Shoots working their way through stone.
Pebbles crunching under my feet.
The journey is long.
before I know it, 
I have arrived.
My walk complete.
For now.
Rested and rejuvenated.
I begin again.

Eyes on my path.
Eyes on the horizon.
Either way
The heart knows
what it knows.

But not alone.

Thursday, April 9, 2015

Walking The Labyrinth - Part One - The Sandy Edmiston Labyrinth at Westminster College

Since before I can remember, and before I began to understand the concept of The Labyrinth, Labyrinth-like symbolism found its way into my artwork.  
I walked my first Labyrinth, a memorial to Sandy Edmiston, at Westminster College in New Wilmington, Pennsylvania, with family and friends and our dogs.  It's a day that I'll always remember.

I've returned to this Labyrinth to walk in silence many times since.  It's a sentimental favorite for me, and today I'll share it with you in pictures that were taken during my walk in May 2014.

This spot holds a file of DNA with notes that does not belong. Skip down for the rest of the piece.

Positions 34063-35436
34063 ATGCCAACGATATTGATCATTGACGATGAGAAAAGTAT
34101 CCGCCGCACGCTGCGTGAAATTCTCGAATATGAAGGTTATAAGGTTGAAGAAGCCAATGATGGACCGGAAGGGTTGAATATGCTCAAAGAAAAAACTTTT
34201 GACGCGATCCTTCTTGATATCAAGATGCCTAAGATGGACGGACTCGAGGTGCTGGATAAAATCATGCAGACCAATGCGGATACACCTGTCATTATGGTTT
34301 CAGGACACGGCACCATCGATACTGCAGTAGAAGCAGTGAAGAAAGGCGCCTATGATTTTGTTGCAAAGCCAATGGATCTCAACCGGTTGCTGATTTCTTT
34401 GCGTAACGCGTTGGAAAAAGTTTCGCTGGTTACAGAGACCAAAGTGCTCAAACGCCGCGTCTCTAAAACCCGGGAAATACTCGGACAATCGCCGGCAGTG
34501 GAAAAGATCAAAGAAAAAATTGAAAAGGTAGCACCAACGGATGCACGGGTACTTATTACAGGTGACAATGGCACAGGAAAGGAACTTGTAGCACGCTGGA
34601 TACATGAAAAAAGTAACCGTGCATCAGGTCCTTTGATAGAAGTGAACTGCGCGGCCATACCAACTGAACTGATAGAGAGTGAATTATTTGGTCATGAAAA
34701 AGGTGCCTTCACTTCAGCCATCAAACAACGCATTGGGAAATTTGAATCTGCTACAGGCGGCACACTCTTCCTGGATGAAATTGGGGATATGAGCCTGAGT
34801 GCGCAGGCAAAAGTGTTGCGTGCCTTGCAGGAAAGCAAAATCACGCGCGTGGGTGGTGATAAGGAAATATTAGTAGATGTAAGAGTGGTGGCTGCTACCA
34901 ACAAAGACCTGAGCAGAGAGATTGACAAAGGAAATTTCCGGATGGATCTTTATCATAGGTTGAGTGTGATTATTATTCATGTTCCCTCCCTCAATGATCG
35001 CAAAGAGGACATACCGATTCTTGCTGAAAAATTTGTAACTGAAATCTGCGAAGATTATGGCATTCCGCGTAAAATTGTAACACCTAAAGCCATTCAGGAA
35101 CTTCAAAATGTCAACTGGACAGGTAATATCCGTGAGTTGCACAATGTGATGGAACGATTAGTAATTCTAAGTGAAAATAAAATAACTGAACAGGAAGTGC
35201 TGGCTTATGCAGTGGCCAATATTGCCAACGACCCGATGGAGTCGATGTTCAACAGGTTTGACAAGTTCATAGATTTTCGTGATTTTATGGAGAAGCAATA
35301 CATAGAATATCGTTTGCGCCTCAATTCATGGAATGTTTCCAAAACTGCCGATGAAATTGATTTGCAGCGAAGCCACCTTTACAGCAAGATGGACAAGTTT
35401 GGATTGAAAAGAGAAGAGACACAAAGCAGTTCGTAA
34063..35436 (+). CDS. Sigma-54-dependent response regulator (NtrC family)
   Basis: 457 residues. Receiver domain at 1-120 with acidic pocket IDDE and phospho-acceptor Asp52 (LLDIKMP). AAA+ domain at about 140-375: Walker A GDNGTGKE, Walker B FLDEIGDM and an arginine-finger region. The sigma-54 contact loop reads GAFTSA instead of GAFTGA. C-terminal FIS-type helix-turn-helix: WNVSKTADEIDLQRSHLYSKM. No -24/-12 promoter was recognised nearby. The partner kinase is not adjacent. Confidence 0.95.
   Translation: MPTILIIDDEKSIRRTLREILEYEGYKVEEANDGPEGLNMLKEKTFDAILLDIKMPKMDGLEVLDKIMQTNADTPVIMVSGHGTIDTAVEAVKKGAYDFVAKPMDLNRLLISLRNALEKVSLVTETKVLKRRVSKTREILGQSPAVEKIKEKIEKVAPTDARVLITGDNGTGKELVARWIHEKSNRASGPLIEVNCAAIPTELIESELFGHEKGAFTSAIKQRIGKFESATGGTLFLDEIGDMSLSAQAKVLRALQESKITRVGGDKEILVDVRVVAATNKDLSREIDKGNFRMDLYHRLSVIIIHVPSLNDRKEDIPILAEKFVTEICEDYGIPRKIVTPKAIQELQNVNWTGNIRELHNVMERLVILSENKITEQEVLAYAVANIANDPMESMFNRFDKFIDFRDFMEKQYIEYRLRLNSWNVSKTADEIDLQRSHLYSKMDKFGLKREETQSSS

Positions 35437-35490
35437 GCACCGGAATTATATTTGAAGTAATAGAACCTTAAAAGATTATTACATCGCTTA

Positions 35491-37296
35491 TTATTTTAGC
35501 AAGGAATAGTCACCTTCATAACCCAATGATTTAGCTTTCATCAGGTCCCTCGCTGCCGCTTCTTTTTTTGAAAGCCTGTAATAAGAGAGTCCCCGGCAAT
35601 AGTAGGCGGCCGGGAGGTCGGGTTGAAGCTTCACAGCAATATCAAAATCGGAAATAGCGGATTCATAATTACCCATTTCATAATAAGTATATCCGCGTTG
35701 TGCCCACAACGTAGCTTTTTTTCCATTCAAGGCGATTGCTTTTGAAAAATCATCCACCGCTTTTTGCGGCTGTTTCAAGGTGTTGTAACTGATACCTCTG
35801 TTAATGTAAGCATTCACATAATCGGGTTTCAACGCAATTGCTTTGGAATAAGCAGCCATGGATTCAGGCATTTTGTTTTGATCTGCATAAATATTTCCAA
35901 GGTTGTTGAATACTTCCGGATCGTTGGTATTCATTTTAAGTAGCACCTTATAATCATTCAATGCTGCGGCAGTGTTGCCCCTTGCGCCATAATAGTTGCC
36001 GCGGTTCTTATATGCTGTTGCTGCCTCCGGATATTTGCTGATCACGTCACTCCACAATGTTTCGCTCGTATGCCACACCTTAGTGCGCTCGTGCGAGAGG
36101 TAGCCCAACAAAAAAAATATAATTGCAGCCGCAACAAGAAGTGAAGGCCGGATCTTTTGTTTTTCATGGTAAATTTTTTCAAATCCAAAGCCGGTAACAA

I thought that it would be fitting to allow these photos to speak for themselves.  In my next post, I'll share a bit about my personal walks here and what they mean to me.

To learn more about this magical place, please click here. 

Thursday, April 2, 2015

Have Tools Will Travel!

Between the hospital, rehab, and the doctor’s office, I’ve been spending a lot of time on the go with my Mom lately.  I generally pack for these adventures as if I’ll be away for a weekend, with my purse, laptop, a good book, and a variety of other “necessities” that could make me a winner on Lets Make a Deal.  In kindness to my back, I’ve been trying to lighten my load.

This was my brainstorm today, and I think it's a winner. Who knew that a quart jar would be the perfect size for my components, a roll of wire, pliers, and flush cutters?!?!

This is my idea of successful canning!